When you talk of CS%, do you count bases stolen when the catcher can't make a throw because the pitch was a curve in the dirt and he had to go block it?
Or do you just count the plays where a throw is made?
I see a lot of posts on this board where people say a catcher throws out 70 or 80%.
In my experience watching baseball at the HS level, a significant percentage of the time that a steal is on, the pitch hits the dirt. I've yet to see a catcher who can go into blocking position and still make the throw in time even if he does catch it cleanly (which the blocking position isn't even designed to do.)
So when I read 70-80%, are these situations excluded?
The other question I have: a lot of successful stolen bases are stolen on the pitcher. When I read 70-80% I think "wow I wish all my son's pitchers were that quick to the plate."
My freshman son just had his first varsity start, and I am sure that varsity pitchers are indeed better at holding runners and getting to the plate quickly. But I can tell you that JV and below, at least half the SB's were off the pitchers.
When I hear of a 13 or 14 year old with a high CS%, I just have to wonder....
So tell me, coaches and dads: do you exclude plays where no throw is made?
The other question I have: what is a good measure of catcher's defensive skill? I think passed balls are more or less meaningless. Any good catcher should have very few PB's.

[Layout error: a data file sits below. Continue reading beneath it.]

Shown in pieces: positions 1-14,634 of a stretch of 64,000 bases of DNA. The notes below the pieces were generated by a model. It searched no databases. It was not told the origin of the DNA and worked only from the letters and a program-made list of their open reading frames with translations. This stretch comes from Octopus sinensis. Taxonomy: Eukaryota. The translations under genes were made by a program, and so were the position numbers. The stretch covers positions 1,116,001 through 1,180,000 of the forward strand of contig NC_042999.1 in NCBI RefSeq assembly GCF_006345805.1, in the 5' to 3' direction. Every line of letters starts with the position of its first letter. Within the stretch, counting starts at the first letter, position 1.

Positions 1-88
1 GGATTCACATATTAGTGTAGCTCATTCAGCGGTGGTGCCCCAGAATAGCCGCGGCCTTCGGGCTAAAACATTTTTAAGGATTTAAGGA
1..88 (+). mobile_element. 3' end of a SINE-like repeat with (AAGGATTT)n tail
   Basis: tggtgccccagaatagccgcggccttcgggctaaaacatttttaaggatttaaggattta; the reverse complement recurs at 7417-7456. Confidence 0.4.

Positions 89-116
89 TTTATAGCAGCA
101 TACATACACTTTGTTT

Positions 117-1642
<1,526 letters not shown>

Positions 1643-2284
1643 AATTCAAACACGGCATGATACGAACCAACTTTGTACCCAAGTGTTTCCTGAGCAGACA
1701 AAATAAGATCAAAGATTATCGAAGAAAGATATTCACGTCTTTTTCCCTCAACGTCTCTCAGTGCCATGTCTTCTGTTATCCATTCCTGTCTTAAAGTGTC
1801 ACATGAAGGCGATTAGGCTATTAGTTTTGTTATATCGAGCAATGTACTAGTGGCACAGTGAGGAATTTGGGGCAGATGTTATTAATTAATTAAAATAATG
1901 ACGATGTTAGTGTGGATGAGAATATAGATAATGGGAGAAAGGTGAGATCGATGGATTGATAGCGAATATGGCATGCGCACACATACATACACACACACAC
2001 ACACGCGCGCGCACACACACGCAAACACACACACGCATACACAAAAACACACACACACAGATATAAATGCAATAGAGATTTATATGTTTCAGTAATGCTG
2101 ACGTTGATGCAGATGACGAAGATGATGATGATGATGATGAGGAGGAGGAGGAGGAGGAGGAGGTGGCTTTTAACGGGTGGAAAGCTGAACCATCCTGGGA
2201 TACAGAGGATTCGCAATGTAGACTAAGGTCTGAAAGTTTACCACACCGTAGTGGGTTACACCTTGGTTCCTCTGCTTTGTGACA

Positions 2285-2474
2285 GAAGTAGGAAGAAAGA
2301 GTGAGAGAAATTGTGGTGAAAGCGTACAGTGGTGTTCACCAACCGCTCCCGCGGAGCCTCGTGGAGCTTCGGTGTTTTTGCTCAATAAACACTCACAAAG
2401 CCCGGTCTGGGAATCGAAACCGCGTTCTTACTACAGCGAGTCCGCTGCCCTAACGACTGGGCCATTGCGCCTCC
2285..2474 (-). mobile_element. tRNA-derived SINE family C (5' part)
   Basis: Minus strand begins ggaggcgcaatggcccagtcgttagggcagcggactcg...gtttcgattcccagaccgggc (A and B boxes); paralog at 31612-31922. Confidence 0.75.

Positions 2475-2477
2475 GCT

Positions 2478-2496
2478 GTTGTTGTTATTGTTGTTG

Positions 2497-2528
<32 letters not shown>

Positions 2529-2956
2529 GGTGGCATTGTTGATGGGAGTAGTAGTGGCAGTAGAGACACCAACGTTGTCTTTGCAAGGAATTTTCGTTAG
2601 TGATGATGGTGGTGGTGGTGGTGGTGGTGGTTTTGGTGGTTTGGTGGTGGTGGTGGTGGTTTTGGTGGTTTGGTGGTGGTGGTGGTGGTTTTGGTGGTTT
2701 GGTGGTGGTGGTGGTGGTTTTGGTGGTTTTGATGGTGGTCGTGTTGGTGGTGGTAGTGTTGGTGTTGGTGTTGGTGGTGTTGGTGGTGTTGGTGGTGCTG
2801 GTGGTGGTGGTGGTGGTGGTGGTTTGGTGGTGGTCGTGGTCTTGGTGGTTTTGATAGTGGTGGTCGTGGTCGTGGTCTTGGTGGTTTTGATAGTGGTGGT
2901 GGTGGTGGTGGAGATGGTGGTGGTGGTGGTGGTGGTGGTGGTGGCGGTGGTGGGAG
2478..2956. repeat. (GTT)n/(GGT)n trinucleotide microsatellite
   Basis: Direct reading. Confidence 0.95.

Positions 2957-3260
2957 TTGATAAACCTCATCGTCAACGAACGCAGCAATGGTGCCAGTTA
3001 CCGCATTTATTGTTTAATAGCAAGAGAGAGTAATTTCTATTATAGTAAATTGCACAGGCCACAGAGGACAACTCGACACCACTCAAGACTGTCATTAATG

WP's get blamed on the pitcher, but in my opinion a whole lot of what would technically be scored WP can be blocked by the catcher if he is good.
Of course some WP's simply can't be blocked, or can only be blocked with some good luck.
So, how do you create some meaningful statistic or measurement for how well a catcher actually does block and throw?
I keep track of how "base runners advanced," which basically ignores the reason - passed ball, WP, clean steal, or steal attempt where pitch must be blocked so no throw is made.
This of course "blames" the catcher for a lot of sins not of his making. But for the team, it seems like this is the most relevant stat: how many bases are we giving up without a ball being put in play?
Has anybody else thought through this question?
Stats aren't the point - the point is for the coaching staff to have information that helps them win games. It seems to me that the stats we have for catcher skill are woefully inadequate.
Passed balls should be rare for any quality catcher. Preventing wild pitches, at least at the HS level, seems to me to be one of the most important things a catcher can do, but there isn't any way I know that it is measured. CS% is just too fraught with factors beyond a catcher's control.
I'd be very interested in hearing the thoughts of coaches, catchers and other catcher dads.